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Punch, or the London Charivari, Vol. 93, November 5, 1887   By:

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VOL. 93.

November 5th 1887.



Liverpool, Saturday Noon.



My boat is on the shore, And my bark is on the sea, But before I go, TO BEE, I will write a line to thee. I am here to join the bark aforesaid, which will presently convey JOSEPH and his fortunes to the United States. As far as one can judge from the Press news telegraphed here, the reception that awaits me is not very cordial. I have all my life been conscious of a tendency to rub people down the wrong way. Unhappily the consciousness is borne in upon me only after the evil is effected. No succession of experience has effect upon my conduct. HARTINGTON and I are pretty good friends now, but I daresay you will remember the night, now a dozen years dead, when I rose from a seat below the Gangway in the House of Commons and, amid frantic cheers from the little Radical Party of which I was then a humble ornament, denounced him as " late the Leader of the Liberal Party." The Markiss is now my friend and ally, and I might almost say patron. The time is too short for me to recall a tithe of the nasty things I have said about him and others who toil not, neither do they spin. With GLADSTONE the process is reversed, but in the end is much the same. I began by adulating him, and now no one can say that that is my precise attitude towards him.

It is more or less well as far as individuals are concerned. But I am afraid I put my foot in it when, in defiance of historic warning, I framed an indictment against a whole nation. Going out to the New World on a mission of peace, I began by aggravating Canada and setting up the back of the United States. When I reflect how easy it would have been for me to say nothing, I stand amazed at my own indiscretion. The only recompense I find in the situation is the chagrin of the Markiss and his friends. They thought they had done a nice stroke of policy in engaging me on this business. It is, of course, not a new procedure. If I were still on the other side, I should take delight in showing that herein, as in the matter of the Convention with France just completed, they have taken a leaf out of the book of their political opponents, and re issued it with their own imprimatur. The last time a Commissioner was sent out from England to reason with the United States, GLADSTONE was in the Markiss's place, and he selected STAFFORD NORTHCOTE as the agent. It was an excellent device, tying in advance the hands of the enemy, who could scarcely denounce a policy for the initiation and direction of which one of their principal men was chiefly responsible. But what a difference between STAFFORD NORTHCOTE and me! a difference which the Markiss is already beginning to realise. The proposal suited me well enough. It would take me away from the country at a time when my presence here only involves me in embarrassing controversy. Moreover, if I made a great hit, and insured a successful Treaty, it would pave the way for my return to my old position in the popular esteem. As for the Markiss, my acceptance of the work would secure for him an ally on the Opposition benches in the event of future debate arising out of the Treaty, and would draw into close, personal union with his Party what only natural modesty prevents me from alluding to as a formidable antagonist. That was the little game; and for the sake of saying something bitter, under the temptation to gird at an adversary that had affronted me, I hopelessly spoiled it.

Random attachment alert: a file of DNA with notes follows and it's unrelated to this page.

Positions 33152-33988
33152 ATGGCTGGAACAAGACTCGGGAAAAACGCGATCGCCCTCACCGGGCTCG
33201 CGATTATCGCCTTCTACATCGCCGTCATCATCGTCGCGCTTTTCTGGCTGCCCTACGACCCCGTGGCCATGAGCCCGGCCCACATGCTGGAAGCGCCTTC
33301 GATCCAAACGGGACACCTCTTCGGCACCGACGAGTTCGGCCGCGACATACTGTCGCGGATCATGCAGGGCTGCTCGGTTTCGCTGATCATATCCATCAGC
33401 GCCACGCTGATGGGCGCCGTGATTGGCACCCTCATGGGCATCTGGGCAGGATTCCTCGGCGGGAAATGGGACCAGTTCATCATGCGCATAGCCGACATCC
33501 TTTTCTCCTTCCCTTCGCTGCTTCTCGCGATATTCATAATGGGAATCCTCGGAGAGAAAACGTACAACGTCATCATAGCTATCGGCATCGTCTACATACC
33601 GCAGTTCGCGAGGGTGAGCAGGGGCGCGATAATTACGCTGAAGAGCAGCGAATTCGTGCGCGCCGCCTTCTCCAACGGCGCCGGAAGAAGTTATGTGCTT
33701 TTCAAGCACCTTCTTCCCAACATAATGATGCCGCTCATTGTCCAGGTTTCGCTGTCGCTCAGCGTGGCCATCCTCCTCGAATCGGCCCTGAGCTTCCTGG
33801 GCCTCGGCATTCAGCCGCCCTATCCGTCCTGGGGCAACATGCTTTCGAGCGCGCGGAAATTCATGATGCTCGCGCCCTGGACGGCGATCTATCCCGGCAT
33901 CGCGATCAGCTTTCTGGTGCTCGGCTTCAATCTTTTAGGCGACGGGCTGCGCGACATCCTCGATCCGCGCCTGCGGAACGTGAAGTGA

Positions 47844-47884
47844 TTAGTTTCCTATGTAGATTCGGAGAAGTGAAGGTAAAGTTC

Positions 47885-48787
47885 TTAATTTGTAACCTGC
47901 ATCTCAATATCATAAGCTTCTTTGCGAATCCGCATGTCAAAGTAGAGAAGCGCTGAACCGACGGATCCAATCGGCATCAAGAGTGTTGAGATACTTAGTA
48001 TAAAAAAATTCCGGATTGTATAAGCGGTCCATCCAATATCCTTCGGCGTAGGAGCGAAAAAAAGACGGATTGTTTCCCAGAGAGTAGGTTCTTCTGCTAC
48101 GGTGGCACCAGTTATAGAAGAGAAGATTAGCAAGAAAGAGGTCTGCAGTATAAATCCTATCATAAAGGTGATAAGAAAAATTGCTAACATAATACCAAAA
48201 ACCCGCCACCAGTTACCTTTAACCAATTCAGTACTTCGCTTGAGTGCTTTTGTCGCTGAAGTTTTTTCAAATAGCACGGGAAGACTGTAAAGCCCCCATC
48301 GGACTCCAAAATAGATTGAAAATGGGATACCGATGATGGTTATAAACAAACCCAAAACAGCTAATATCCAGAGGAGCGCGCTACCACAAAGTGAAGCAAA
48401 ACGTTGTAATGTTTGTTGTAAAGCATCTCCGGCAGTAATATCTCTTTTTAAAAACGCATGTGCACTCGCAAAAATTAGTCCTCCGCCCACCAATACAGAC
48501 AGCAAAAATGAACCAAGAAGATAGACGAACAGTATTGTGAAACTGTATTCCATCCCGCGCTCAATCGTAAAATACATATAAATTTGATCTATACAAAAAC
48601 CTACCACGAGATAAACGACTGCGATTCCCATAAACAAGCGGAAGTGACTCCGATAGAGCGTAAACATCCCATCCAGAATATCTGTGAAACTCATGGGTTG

Writing to you, cher TOBY, in the confidence of friendly correspondence (I suppose your letters are not opened at the Post Office, Barkshire not being an Irish county) I will confess that I really could not help it. It is not that I do not know better, but my temper is perhaps a little peculiar. I am essentially a fighting man. If any one bites his thumb at me I will know the reason why, and no considerations of what is politic will prevent me from returning a blow... Continue reading book >>

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